Week 6 of the GameDevHQ 8 week intensive

Joe Kuka
5 min readMar 22, 2021

Its week 6 of the intensive and we are in the home stretch now. Looking back at last weeks post it seems my math was a bit off lol as today officially marks day 50 of my 100 day coding challenge as well. I have learned a huge amount in the last few weeks, and challenged myself in this new world of coding more than I thought I could. So today I wanted to review a few of the things I learned last week that I thought were cool, and show you how the game is coming along.

Week 5 focused on putting together most of our UI (User Interface). This is all of the parts of a game the user or payer is able to interact with. In our tower defense game that is the ability to place a gun turret, upgrade a gun turret, play, pause, fast forward, and restart the game. The UI also controls all of the on screen elements you see such as the armory, lives counter and war funds. In order to do this we need lots of script communication from our other manager classes. They will all tell our UI when to update the life count, or to update our warfunds when we purchase a turret. I also have it set up that when our enemies make it past all of the turrets they start to take life from the player. At certain levels of life the whole UI will change colors. The UI provided for us was original a blue color, and inn order to get the white color I jumped into Photoshop and added a fill/adjustment layer and then selected the hue/saturation option. With this layer mask you are able to adjust all colors or certain colors you want in many ways.

The color of our UI before the game starts
Our Normal UI color
Taking Damage UI color
Player health is very low

These color changes can be very helpful to the player notifying them that maybe they should pause the game and move some turrets around to ensure no enemies get past them. All of these changes happen in real game time and the player has control over the game speed, and can even pause the game to make upgrades or place new turrets. Setting up most of our UI took some time, and lots of testing to make sure it was working the way I wanted it. I learned about button click events this week where you can create an event that happens when you click the button. This tool is very powerful as you don't even need to know how to write code to use it. Simply select the GameObject you want to access when the button is clicked, and then you can even select methods within that GameObjects script to activate.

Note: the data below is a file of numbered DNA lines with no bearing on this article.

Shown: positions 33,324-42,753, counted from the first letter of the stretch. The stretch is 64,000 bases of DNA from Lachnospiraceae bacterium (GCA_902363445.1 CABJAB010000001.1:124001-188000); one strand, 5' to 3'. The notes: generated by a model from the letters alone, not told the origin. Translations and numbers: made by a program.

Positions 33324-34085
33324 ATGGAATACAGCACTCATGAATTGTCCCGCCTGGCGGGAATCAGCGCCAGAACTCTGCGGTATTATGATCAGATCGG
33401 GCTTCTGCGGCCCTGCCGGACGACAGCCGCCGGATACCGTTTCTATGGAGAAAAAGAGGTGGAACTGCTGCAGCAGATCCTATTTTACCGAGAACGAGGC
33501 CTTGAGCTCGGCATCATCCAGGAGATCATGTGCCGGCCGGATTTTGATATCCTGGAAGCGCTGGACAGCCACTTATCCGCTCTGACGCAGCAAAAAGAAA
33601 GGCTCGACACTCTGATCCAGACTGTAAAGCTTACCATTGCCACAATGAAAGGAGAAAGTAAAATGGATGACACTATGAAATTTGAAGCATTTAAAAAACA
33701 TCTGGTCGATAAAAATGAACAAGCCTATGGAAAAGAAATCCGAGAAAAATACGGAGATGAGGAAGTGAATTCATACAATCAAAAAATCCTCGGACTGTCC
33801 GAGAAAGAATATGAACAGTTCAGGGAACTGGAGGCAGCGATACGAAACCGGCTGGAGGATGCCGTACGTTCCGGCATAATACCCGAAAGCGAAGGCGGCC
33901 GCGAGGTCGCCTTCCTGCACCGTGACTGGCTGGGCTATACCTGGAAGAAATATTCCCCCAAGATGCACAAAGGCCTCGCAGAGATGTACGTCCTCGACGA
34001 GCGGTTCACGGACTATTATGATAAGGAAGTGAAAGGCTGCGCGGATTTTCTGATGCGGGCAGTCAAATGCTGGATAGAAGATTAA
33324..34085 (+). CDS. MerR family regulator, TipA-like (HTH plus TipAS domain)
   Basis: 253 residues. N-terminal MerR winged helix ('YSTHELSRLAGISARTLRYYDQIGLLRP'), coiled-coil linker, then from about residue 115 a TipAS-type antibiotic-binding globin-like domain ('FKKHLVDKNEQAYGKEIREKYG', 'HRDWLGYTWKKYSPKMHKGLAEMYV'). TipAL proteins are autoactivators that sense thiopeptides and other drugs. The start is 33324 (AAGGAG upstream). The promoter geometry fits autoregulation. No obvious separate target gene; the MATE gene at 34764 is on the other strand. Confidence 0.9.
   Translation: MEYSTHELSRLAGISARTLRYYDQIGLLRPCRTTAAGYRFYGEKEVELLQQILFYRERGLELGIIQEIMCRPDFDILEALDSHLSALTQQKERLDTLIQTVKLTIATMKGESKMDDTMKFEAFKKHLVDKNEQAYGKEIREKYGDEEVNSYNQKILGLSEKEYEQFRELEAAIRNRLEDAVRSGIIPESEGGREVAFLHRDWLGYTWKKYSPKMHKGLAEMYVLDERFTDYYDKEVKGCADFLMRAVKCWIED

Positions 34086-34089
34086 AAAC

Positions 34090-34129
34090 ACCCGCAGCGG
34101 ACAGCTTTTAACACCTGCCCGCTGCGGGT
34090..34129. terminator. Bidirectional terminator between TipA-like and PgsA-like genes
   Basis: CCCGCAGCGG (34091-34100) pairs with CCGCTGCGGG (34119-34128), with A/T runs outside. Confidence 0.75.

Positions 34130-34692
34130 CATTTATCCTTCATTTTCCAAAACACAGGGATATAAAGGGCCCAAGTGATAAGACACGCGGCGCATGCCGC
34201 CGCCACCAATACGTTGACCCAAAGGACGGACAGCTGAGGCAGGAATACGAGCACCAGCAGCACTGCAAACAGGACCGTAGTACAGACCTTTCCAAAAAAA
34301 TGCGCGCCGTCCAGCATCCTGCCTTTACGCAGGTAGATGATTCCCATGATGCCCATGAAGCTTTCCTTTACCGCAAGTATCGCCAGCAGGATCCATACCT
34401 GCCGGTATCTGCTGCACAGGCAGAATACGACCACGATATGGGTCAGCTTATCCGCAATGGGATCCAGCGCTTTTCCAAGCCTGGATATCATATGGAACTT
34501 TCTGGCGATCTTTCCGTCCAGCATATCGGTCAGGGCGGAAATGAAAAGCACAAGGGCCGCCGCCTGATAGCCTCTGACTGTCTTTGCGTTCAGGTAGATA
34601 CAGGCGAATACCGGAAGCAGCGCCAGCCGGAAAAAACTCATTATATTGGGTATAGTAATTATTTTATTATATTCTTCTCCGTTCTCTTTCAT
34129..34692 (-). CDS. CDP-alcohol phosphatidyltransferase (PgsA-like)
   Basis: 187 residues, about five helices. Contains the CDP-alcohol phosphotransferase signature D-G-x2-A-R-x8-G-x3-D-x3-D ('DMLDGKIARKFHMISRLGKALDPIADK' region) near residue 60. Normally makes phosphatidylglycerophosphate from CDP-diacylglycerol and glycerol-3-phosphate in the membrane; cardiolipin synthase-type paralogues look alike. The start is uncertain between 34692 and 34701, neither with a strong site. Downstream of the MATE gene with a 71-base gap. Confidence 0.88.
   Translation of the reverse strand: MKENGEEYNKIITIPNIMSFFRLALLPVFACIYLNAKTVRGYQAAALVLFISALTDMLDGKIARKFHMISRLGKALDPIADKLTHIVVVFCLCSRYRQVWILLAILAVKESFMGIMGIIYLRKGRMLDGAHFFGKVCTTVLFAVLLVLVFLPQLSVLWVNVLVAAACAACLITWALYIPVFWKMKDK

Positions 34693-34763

When clicked, access the UIManager and start the restart Method

Another really cool thing I learned this week was how to build simple shaders. I have only just scratched the surface on this one but they are very awesome toold you can use to create visual effects, and even things like health bars. Pictured below is the health bar I created for our enemies and this was done by using a quad GameObject and a shader I created to apply to it. In a nutshell shaders work on a 0 -1 scale where 0 = no color and 1 = all color. You can make all kinds of custom adjustments to them as well.

For this shader I created a color and then used several properties called nodes to get this draining health affect. All we are really doing is telling the code to go from 1 on the right to 0 on the left over a period of time or every time the enemy takes damage. As it does this the color changes and is removed.

Our Shader in the Inspector
Here I am creating the shader, and the logic that will allow us to have the declining health affect.

This week is focused all on optimization and I can honestly say I have a lot to do. One of the important things I have learned is that first you make the game work, and then you optimize it. This is especially important when learning how to code because when you are optimizing you will understand it better if you already know how your game is working. I can also happily say that even though I have spent many pain staking hours being stubborn and not asking for help I still have not simply given up and copied someone else's code. I prefer the trial and error method and writing my own code. Another thing I have learned and I struggle with is, “Its okay to ask for help sometimes”. There are times when you just need a second pair of eyes to look at your code and say “ahhhh you missed this thing” or “have you tried this?”. So many times it has just been the smallest thing messing everything up. One thing I do want to look into more is camera stacking to create different views and even things like a close up zoom for when the enemies come into the game. Mahalo for reading and as always Mahalo for your support. I hope everyone makes this a great week!



Joe Kuka

I am a self taught game developer and love pushing myself to learn new things.